- Around 9% of 4-5 year olds are obese and this percentage doubles to around 19% for 10-11 year olds. Obesity prevalence for children living in the most deprived areas is double that of those living in the least deprived areas.
- Pupils in FFL schools eat around one third more fruit and vegetables than pupils in comparison schools, and significantly more fruit and vegetables at home (UWE, 2015).
- Pupils in FFL schools are twice as likely to eat five a day and a third less likely to eat no fruit or vegetables than pupils in comparison schools (UWE, 2015).
- Free school meal take up increased by an average of 13 percentage points over two years in Food for Life schools (UWE, 2011).
- Creating a strong social and local economic return on investment is a top priority for local authorities who have had to make £20bn in cuts between 2010-2015 and are subsequently reliant on business rate retention.
- The public sector in England spends £1.2bn every year on food and drink. Up to £600m of this is on imported produce, £400m of which could be sourced from within the UK.
- There is more than £3 in social return on every £1 invested in Food for Life Catering Mark menus, with most of the benefit experienced by local businesses and local employees (nef, 2011). New research focusing on Food for Life multi-setting programmes demonstrates a social return of £4.40 for every £1 invested (UWE, 2015).
- Food for Life Catering Mark provides a significant boost to the British producers; annual spend on farm assured meat that meets British production standards in Catering Mark certified menus is £40m.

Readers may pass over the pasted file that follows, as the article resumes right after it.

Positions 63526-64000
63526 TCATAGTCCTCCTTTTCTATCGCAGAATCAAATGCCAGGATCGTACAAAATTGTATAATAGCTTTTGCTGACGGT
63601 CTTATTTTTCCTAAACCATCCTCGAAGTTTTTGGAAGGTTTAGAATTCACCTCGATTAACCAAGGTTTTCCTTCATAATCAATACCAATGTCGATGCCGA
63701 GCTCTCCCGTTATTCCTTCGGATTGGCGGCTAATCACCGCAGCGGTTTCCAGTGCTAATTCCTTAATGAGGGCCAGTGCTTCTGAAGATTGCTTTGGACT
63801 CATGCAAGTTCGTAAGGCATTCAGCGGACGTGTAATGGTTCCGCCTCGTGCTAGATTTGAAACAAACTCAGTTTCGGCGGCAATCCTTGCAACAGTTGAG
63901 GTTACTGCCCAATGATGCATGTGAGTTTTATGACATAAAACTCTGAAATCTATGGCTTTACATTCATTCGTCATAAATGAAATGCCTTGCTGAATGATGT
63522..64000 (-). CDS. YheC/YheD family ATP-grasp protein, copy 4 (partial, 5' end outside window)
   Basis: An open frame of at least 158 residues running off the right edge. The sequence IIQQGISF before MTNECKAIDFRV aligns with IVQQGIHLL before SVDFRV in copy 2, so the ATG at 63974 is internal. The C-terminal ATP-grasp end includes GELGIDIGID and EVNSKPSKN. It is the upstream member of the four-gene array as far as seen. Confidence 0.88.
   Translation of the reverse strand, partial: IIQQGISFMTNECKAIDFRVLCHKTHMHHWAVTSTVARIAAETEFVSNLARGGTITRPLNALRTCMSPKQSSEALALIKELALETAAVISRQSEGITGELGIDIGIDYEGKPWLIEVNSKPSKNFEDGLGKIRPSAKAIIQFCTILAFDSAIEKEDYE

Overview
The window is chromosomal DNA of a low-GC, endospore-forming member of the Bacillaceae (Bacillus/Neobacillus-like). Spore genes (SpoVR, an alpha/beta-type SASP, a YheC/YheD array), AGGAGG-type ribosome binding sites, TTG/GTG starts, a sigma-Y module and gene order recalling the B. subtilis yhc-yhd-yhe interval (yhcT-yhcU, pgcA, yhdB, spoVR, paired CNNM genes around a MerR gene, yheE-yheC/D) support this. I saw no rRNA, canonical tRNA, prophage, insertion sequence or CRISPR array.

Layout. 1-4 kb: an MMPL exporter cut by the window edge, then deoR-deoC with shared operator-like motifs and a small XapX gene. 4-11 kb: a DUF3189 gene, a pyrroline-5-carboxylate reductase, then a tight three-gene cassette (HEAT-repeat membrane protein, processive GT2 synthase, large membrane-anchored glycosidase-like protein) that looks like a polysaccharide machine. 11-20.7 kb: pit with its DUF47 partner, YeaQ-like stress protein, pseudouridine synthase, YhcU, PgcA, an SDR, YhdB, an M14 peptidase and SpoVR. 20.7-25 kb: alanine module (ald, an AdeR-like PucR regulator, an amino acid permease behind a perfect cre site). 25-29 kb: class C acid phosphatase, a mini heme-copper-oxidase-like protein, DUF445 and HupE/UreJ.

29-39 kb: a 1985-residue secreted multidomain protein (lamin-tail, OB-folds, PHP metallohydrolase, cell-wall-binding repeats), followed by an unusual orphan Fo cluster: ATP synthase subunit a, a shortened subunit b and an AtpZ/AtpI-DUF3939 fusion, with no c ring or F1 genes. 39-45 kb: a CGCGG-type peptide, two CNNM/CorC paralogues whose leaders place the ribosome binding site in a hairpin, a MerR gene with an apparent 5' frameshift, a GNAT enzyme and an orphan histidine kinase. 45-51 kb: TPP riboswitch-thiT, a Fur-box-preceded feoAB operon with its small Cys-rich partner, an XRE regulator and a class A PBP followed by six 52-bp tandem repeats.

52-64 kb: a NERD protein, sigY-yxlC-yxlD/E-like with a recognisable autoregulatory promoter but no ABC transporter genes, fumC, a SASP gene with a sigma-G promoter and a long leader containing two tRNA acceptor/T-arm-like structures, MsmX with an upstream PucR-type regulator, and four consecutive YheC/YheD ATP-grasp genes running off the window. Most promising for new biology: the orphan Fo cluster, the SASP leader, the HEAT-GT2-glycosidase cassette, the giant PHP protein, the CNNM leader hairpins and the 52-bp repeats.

- Food and farming is responsible for one fifth of UK climate impact
- If ALL primary schools in England were Food for Life schools, ONE MILLION more children would eat five or more portions of fruit and vegetables per day 
 Public Health England, October 2015, Child Weight Data Factsheet.
 Department for Education, January 2015, Schools, pupils and their characteristics.
 Children’s Society, April 2013, Free school meals for all children in poverty
 Jones et al, 2015, Evaluation of the Food for Life 2013-2015: Summary and Synthesis Report
 Orme J et al, 2011, Food for Life Partnership Evaluation
 Department for Environment, Food and Rural Affairs, 2014, A Plan for Public Procurement.
 Kersley, 2011, The Benefits of Procuring School Meals through the FFLP: An economic analysis for FFLP
 Based on proportion of total ingredient spend between Feb 2015 – Jan 2016.
 Food Climate Research Network, 2007, The World on a Plate.
 How we have calculated this:
- 25% of children aged 5-10 eat five or more portions of fruit and vegetables per day. (Health Survey for England, 2014, link, 24% of boys and girls at age 5-7, 26% of boys at age 6-10, 27% of girls at age 6-10, 25.25% is the average across these age groups.)
- There are 4. 2 million (4,233,515) pupils (aged 4-10) enrolled in statefunded and independent primary schools in England. (DfE, Schools, pupils and their characteristics: January 2015, Data Table 1a, link)
- Therefore 1,068,962 primary school children eat five or more portions of fruit and vegetables per day. (This is 25.25% of 4,233,515.)